Find the Lizard…
The first report I got of wall lizards at Faircliff Lane in Fairfield dates back at least 7 years and obviously it was 100% accurate. Although back then the population was at such a low level, that I failed to find lizards despite crawling all over Moss Rocks and looking along May Street. Not so anymore – residents I chatted with along May Street say that these lizards appeared about 10 years ago, and the population exploded in the last 5 years. They certainly have spread out from fairly natural rock outcrop at Moss Rocks Park, to a range of gardens in the area. I am betting the gardens are far more favourable with the readily available water supply all summer. The population increase must relate to the probability of males finding females. Early in colonisation it must be hard for lizards to find mates, but today they probably get 2 clutches of eggs a year given how many lizards are present. This nice warm summer certainly helps them along.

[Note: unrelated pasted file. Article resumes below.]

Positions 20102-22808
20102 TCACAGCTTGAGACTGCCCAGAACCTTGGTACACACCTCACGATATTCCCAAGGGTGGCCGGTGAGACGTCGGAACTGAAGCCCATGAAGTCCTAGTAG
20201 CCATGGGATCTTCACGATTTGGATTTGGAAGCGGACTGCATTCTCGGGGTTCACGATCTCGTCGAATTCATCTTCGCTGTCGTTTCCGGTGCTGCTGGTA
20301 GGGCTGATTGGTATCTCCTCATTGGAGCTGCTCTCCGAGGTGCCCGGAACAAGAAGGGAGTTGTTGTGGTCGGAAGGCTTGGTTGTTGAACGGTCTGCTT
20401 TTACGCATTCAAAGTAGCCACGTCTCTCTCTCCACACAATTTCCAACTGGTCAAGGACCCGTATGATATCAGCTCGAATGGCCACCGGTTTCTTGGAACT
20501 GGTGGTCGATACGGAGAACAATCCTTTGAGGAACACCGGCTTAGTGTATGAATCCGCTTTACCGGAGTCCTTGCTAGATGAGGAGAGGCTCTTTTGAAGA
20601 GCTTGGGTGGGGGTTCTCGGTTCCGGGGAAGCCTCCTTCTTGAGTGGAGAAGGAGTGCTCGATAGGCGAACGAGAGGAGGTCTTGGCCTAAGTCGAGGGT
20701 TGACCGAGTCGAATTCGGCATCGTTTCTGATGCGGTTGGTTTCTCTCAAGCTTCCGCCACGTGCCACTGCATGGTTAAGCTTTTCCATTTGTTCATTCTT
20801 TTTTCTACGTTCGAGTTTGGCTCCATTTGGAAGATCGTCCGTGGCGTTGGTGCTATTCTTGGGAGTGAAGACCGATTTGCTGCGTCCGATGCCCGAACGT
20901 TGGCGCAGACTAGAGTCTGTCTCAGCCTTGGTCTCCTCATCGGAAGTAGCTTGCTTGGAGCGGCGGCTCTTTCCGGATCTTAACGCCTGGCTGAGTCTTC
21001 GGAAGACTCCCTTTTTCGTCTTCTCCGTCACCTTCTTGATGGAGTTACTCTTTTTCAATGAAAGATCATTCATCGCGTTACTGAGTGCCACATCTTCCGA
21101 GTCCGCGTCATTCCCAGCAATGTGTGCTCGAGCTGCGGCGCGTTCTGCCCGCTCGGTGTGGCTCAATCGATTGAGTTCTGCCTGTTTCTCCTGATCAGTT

I found a recently-hatched one in leaf litter at 1352 May Street, and some home owners said their yards are full of hatchlings this year. To try get an idea of the southern limit to the population, I walked along the south side of May Street and found only a few lizards had crossed over – especially at 166 Elberts Street where a rock wall and water garden provides fantastic lizard habitat. I am betting this is the staging point for future invasion south towards Ross Bay. I didn’t check the Ross Bay Cemetery, but there were plenty of lizards along rock walls on Memorial Crescent. I did not find lizards farther south towards the water – but I only took a quick look at front yards in the area and chatted with a few homeowners.